Interview: Hurtigruten chief scientist on helping guests learn about sustainability

Verena Meraldi tells Adam Shaw that climate change directly impacts all the places the group sails to

Q. What does your role entail?
A. I started off as a lecturer in 2007, where I would give talks as part of our Antarctic itineraries. In 2016 our first science centre was installed on Maud and I became chief scientist in 2018. I develop our science programme by offering our ships as research platforms, working with guest scientists and introducing guests to Citizen Science Projects.

Q. How can guests get involved in the Citizen Science Projects?
A. Examples include the Secchi Disk Study, where a disk is lowered into the water to measure its transparency. This allows us to monitor how much plankton is in the water and how it has been affected by climate change. The Happywhale project allows you to identify humpback whales through their unique flukes (tails) and you can then follow their journey on a world map, supporting marine biologists.

With eBird, guests can log details of bird sightings in Antarctica, while Penguin Watch helps researchers identify adults, chicks and eggs as guests count penguins during their trips. We also support Nasa’s global server programme by monitoring cloud observations, and the Fjord Phyto project allows guests to go out on Zodiacs and collect samples – these are then sent to California and Argentina to measure the impact of climate change on phytoplankton.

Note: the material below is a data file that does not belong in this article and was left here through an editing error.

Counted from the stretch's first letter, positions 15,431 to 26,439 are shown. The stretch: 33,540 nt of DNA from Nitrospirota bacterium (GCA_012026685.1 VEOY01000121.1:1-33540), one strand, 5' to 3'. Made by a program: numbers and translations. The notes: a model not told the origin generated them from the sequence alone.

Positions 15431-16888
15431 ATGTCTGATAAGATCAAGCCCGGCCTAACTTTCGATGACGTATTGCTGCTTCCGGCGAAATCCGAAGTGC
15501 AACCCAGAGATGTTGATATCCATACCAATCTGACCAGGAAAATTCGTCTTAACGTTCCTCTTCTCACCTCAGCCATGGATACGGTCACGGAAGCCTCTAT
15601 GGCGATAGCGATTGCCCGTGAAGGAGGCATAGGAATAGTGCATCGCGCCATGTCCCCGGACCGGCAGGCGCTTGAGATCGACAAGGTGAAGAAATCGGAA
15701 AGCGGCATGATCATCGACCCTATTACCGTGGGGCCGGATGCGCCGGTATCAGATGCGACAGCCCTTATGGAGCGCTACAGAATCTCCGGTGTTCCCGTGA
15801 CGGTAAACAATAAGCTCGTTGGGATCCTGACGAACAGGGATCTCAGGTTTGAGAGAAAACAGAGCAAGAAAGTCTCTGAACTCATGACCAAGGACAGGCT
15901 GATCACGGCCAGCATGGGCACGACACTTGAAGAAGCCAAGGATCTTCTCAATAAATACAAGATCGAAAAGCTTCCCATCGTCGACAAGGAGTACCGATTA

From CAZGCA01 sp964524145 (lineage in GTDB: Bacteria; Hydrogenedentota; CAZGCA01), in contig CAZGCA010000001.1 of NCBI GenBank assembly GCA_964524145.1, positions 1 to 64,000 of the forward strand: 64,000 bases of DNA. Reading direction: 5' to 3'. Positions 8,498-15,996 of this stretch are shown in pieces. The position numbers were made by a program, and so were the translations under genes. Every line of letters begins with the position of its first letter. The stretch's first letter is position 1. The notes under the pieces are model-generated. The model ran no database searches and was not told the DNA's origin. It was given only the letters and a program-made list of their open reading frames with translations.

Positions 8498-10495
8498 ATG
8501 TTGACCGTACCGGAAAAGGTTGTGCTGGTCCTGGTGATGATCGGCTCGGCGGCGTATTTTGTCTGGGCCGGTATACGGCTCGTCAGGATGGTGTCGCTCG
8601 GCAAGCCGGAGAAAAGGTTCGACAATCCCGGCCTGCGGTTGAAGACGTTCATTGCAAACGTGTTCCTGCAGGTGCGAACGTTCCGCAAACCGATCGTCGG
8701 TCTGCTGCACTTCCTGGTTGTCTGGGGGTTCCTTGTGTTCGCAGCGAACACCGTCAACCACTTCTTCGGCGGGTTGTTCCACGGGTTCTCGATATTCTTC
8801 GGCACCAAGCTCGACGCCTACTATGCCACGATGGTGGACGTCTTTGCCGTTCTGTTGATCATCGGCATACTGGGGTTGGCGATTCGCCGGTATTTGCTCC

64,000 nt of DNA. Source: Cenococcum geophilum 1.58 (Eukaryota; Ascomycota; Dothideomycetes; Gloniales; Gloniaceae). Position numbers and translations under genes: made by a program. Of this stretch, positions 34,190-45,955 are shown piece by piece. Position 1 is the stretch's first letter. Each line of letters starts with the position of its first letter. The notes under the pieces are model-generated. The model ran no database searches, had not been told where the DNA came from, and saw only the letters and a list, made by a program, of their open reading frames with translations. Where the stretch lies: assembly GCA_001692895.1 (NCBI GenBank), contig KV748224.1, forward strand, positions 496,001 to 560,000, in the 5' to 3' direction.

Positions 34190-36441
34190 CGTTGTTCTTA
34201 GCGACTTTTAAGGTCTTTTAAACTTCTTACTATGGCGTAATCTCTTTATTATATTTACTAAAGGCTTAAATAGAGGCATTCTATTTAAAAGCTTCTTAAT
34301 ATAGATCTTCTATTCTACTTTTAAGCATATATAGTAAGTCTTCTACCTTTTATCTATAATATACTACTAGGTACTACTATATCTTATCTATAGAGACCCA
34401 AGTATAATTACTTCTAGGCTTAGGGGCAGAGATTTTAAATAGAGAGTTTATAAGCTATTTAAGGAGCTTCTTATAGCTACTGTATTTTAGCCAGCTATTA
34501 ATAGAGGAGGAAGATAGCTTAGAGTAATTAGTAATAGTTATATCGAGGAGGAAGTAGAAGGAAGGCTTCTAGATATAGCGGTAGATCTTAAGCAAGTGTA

Q. What would you like guests to learn?
A. The goal is to increase awareness of climate change, as this is something that directly impacts all the places we sail to. Our work will expose guests to how important it is to protect these areas. They will see how we are researching this and hopefully it will inspire them to go back and tell others about what they find.

Q. What are your overall objectives and how are you helping to achieve Hurtigruten’s sustainability goals?
A. We want to leave a footprint we can be proud of and have invested a lot in technology that allows us to be more sustainable. For example, through our hybrid ships, we’ve been able to reduce CO2 emissions and reduce heat loss.

We’ve gone local with our food supply this Antarctic season, which means we’re supporting businesses in Argentina and Chile rather than sending containers over to South America. We continue to open up our vessels for research, have offered 1,000 cruise nights in kind to guest scientists and are now looking to develop opportunities around Iceland.

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